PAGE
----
Summary of intervention

Chest radiographs in the pre-operative assessment of adult, elective surgical patients prior to routine surgery is not recommended.

 

This guidance applies to adults aged 19 years and over.

 

Number of interventions 2018/19

Data not currently available

 

Recommendation

Pre-operative chest radiographs should not be routinely performed in adult elective surgical patients. However, they may be appropriate in specific cohorts of patients, including when the following criteria apply:

  • Patients undergoing cardiac or thoracic surgery
  • Patients undergoing organ transplantation or live organ donation
  • At the request of the anaesthetist in:
    • Those with suspected or established cardio-respiratory disease, who have not had a chest radiograph in the previous 12 months, and who are likely to go to critical care after surgery
    • Those with a recent history of chest trauma
    • Patients with a significant smoking history who have not had a chest radiograph in the previous 12 months, or those with malignancy and possible lung metastases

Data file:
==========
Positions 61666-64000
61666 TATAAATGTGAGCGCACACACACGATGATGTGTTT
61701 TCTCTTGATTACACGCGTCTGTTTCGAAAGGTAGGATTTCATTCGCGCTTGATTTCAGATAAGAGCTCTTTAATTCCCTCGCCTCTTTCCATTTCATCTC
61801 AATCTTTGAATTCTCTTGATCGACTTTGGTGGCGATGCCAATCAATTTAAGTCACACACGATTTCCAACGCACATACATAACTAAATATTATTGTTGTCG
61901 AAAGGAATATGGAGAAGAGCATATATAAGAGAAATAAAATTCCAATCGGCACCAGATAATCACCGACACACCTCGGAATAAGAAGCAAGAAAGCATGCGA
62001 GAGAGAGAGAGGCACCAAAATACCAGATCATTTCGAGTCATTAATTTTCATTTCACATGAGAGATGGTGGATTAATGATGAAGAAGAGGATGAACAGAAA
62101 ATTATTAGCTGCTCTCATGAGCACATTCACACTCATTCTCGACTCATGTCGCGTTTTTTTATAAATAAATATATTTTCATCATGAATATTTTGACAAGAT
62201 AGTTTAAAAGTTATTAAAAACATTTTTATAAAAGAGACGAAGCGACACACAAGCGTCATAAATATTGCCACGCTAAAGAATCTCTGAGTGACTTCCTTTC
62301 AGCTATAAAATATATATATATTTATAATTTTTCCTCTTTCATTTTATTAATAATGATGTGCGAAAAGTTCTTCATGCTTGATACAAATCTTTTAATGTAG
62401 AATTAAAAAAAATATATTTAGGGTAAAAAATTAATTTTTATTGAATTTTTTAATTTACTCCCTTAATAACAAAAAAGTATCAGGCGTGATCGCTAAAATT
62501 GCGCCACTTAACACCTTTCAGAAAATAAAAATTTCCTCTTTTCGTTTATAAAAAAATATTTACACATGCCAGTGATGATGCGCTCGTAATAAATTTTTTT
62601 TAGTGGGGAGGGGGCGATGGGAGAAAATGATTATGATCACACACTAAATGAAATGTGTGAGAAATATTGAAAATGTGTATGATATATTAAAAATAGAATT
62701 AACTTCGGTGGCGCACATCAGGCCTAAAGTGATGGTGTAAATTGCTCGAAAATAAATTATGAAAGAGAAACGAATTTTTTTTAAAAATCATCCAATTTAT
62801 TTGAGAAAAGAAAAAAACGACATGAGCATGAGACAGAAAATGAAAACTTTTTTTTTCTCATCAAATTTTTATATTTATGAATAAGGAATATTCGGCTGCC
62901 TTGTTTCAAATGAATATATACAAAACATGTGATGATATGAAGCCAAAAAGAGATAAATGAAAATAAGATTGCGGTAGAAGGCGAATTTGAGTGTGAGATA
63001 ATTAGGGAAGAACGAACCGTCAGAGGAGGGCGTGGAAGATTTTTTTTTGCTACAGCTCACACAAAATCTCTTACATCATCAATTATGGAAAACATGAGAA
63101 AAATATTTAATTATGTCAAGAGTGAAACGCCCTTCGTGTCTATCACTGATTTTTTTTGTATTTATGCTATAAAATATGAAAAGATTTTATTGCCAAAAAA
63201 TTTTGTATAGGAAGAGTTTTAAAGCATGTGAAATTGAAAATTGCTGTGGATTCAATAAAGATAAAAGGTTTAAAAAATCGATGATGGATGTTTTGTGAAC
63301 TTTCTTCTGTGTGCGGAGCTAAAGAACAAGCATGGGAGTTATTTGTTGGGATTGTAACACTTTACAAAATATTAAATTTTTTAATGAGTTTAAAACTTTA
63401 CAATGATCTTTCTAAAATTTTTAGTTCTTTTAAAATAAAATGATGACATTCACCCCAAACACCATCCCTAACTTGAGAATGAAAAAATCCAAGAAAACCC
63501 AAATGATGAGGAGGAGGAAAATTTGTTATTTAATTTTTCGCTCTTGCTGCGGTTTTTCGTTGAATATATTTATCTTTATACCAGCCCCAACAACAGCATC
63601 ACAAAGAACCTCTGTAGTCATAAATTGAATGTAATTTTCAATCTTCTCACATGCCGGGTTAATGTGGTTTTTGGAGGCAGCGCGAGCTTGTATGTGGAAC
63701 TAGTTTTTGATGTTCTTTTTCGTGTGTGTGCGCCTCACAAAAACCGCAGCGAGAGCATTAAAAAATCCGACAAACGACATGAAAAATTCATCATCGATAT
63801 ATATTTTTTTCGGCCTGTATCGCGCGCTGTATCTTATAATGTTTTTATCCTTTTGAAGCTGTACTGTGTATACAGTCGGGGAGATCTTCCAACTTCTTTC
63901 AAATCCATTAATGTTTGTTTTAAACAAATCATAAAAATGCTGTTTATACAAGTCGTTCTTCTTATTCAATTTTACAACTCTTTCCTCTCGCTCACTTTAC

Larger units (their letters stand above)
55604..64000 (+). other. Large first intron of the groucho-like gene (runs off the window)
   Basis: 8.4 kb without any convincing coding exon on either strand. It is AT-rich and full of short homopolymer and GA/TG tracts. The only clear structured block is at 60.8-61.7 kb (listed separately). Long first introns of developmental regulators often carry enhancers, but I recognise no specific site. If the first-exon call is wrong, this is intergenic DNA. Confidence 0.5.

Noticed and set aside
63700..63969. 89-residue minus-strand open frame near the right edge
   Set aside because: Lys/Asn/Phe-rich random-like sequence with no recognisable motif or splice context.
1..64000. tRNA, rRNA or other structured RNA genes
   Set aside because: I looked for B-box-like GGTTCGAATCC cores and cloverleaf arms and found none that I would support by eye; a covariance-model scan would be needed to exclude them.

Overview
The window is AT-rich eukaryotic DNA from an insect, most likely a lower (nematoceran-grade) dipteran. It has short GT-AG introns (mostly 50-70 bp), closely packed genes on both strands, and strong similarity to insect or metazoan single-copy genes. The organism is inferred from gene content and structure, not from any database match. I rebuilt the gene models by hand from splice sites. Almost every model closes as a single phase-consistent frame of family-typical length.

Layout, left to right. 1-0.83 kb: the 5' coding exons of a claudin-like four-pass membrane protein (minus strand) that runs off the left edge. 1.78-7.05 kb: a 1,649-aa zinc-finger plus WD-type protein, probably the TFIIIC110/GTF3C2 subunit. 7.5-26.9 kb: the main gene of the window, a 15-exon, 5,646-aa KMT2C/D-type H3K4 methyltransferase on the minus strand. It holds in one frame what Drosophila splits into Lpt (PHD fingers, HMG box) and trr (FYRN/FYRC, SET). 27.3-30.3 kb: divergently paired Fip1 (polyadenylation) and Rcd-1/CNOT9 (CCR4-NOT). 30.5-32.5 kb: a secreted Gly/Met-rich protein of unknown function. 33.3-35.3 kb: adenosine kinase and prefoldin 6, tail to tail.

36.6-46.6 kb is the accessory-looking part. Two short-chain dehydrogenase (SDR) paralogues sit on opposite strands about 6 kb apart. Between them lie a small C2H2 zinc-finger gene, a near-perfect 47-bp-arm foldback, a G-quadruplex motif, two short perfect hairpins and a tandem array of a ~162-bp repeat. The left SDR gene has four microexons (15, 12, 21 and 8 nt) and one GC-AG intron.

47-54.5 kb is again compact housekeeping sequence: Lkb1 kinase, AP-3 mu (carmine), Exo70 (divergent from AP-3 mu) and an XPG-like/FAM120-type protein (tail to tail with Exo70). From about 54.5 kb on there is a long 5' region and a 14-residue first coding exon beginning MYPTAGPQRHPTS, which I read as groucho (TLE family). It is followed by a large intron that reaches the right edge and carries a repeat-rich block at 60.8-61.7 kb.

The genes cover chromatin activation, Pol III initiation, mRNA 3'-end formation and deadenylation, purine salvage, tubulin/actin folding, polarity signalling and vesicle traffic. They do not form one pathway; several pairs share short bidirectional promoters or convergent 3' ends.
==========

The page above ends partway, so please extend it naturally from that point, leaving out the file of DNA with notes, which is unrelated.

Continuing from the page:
• Those undergoing a major abdominal operation, who are at high risk of respiratory complications.

 

Rationale for recommendation

In the UK, most patients are seen up to 12 weeks before surgery in preoperative assessment clinics, where a structured history and examination is performed by a nurse. Relevant preoperative investigations may also be taken according to locally developed protocols.

 

Routine preoperative investigations are expensive, labour intensive, and of questionable value. Excessive pre-operative testing may cause anxiety for patients, delays in treatment due to spurious results, and further unnecessary investigation or treatment, without changing outcomes or influencing perioperative management of the patient. In addition, some investigations can be associated with increased patient morbidity, for example the small dose of ionising radiation (0.2mSv) that every patient is subjected to during a chest radiograph. A more structured approach is therefore required. In general, patients who are healthy or having relatively non-invasive surgery may require few, if any, pre-operative tests.

 

In the case of imaging, national guidelines agree that routine use of preoperative chest radiographs is not indicated in adult elective surgical patients, but that it may be appropriate in specific cohorts of patients. NICE recommend that chest radiographs should not be routinely offered before elective surgery.

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